This isn’t a good year to need a wide receiver, as evidenced by the contracts teams handed out to free agents. There was only one high-end prospect that made it to market and the rest were mediocre at best.
The weak group extends to the draft as well. Only one is considered a lock to go in the first round and one other possible prospect going in the first 32 picks, according to NFL.com’s projection.
Here are the top five wide receivers as well as an underrated, overrated and a sleeper prospect.
#1 – Calvin Ridley, Alabama
Ridley is the most talented receiver in the draft and there seems to be a decent gap between himself and the rest of them. He has decent size and hands to go along with very good speed. But, what separates him from the rest of the group is his ability to get into and create large areas for the quarterback to throw into. His future in the NFL will be working out of the slot in short and intermediate routes. His weakness is the deep routes, he does not pull away from corners nor catch up to throws over his shoulder. He also does not win many of jump balls.
#2 – Christian Kirk, Texas A&M
Kirk is a stocky, slot receiver with good build and speed. He can make plays in space both as a receiver and on sweeps and reverses. He is very difficult to tackle in space. He catches the ball with hands and can make the tough grab in traffic.
#3 – Anthony Miller, Memphis
Miller is very difficult to tackle when he gets the ball in his hands. He catches the ball with this hands, but will drop the ball. He has good speed and balance in space. He has the ability to make the big catch in the big moments of the game.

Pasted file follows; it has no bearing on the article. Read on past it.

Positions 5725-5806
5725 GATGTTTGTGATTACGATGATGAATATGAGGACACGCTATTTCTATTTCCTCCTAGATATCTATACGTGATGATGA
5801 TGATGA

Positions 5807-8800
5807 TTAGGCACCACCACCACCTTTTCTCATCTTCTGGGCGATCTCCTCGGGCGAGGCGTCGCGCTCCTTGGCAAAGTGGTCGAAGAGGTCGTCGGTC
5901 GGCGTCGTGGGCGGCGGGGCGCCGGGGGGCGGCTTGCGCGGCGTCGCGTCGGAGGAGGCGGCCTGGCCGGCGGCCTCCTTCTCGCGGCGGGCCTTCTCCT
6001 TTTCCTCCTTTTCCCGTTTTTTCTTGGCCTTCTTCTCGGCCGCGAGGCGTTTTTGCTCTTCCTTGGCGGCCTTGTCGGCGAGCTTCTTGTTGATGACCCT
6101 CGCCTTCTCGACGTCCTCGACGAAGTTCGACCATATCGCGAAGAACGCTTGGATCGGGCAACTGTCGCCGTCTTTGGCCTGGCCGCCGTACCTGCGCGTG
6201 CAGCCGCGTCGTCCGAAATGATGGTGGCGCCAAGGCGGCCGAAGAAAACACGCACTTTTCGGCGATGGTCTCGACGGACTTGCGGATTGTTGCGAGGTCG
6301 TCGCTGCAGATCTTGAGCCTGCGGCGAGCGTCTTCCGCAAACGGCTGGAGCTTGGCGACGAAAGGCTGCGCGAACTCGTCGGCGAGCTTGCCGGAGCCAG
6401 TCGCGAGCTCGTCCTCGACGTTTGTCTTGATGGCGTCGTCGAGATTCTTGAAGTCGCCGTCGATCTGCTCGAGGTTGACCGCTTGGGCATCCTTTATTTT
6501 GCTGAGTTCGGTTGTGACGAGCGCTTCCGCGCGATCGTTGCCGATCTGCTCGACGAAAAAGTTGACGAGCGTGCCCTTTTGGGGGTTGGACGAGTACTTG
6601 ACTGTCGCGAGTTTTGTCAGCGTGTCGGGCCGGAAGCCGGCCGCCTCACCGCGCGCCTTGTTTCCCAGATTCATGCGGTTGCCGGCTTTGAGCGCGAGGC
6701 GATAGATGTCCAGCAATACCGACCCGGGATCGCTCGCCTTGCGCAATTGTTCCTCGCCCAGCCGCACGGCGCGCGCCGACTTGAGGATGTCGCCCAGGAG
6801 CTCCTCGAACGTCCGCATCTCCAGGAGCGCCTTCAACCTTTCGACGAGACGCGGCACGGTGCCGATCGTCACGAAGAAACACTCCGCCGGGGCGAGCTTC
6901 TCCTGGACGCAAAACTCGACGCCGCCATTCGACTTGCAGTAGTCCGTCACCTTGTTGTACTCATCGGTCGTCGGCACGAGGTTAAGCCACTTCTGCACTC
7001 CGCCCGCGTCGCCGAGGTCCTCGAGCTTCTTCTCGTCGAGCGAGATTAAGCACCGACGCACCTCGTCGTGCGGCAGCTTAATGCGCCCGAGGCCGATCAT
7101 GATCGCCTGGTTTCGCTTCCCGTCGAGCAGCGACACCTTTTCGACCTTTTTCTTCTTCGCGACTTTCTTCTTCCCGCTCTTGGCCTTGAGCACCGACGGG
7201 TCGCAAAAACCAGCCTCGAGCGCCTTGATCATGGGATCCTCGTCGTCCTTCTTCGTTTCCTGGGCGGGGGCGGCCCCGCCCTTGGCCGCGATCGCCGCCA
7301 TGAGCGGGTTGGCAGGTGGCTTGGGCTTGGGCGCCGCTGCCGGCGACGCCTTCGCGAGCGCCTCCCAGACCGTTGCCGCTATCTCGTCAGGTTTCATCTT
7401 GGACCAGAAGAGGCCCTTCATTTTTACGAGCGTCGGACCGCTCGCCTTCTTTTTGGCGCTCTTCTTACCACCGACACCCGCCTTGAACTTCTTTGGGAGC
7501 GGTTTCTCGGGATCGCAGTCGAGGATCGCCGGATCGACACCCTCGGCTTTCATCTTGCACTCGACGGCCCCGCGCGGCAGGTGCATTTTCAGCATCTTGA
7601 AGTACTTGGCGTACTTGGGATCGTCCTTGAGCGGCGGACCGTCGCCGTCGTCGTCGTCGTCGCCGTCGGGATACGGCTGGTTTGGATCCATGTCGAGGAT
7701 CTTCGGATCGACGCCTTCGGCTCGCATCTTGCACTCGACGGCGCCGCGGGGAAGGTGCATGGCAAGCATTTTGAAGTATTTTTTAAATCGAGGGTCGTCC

#4 – Deon Cain, Clemson
Cain has the size and speed to be a starter in the NFL. He can make defenders miss in space after the catch, but does most of his damage prior. He runs good routes, but needs to create more separation out of his breaks. He needs to get better at catching the ball in traffic. He also needs to keep his focus more consistently before the snap. He was penalized too often for false starts and appears to get frustrated with big corners opposite him.
#5 – Antonio Callaway, Florida
There is no denying Callaway’s talent. He is a tremendous athlete that can take the ball to the house every time he has it in his hands. He is a bit undersized and will drop the ball from time to time. He is one of the more talented receivers in the draft, but had multiple legal incidents (a marijuana arrest as well as credit card scheme that cost him all of the 2017 season) that are a big concern.
Underrated – DaeSean Hamilton, Penn State
Hamilton is a thick and fast slot receiver with the ability to separate from corners out of his breaks. He had a limited route tree at Penn State, but showed the ability to get inside on defenders on in routes and over the top on deep routes. He plays at one speed and is one of the better people in the draft.
Overrated – Courtland Sutton, SMU
Sutton is a big receiver that can get downfield. He entered the season as one of the top wide receivers in the draft class, but did not keep his stock up. He is purely an outside receiver that takes corners with him. He does not create separation from defensive backs and loses more jump ball opportunities than he wins. His quarterback play was not very good last season, but he did not help things either, especially against better competition.
Sleeper – Byron Pringle, Kansas State
Pringle is not a player people talk about much, if at all. However, he has good size (measured 6-2 and 205-pounds at the combine), speed and playmaking ability in multiple facets of the game. He shows good patience to set up his blockers as a return man and loses cornerbacks with subtle movements out of his breaks as a receiver.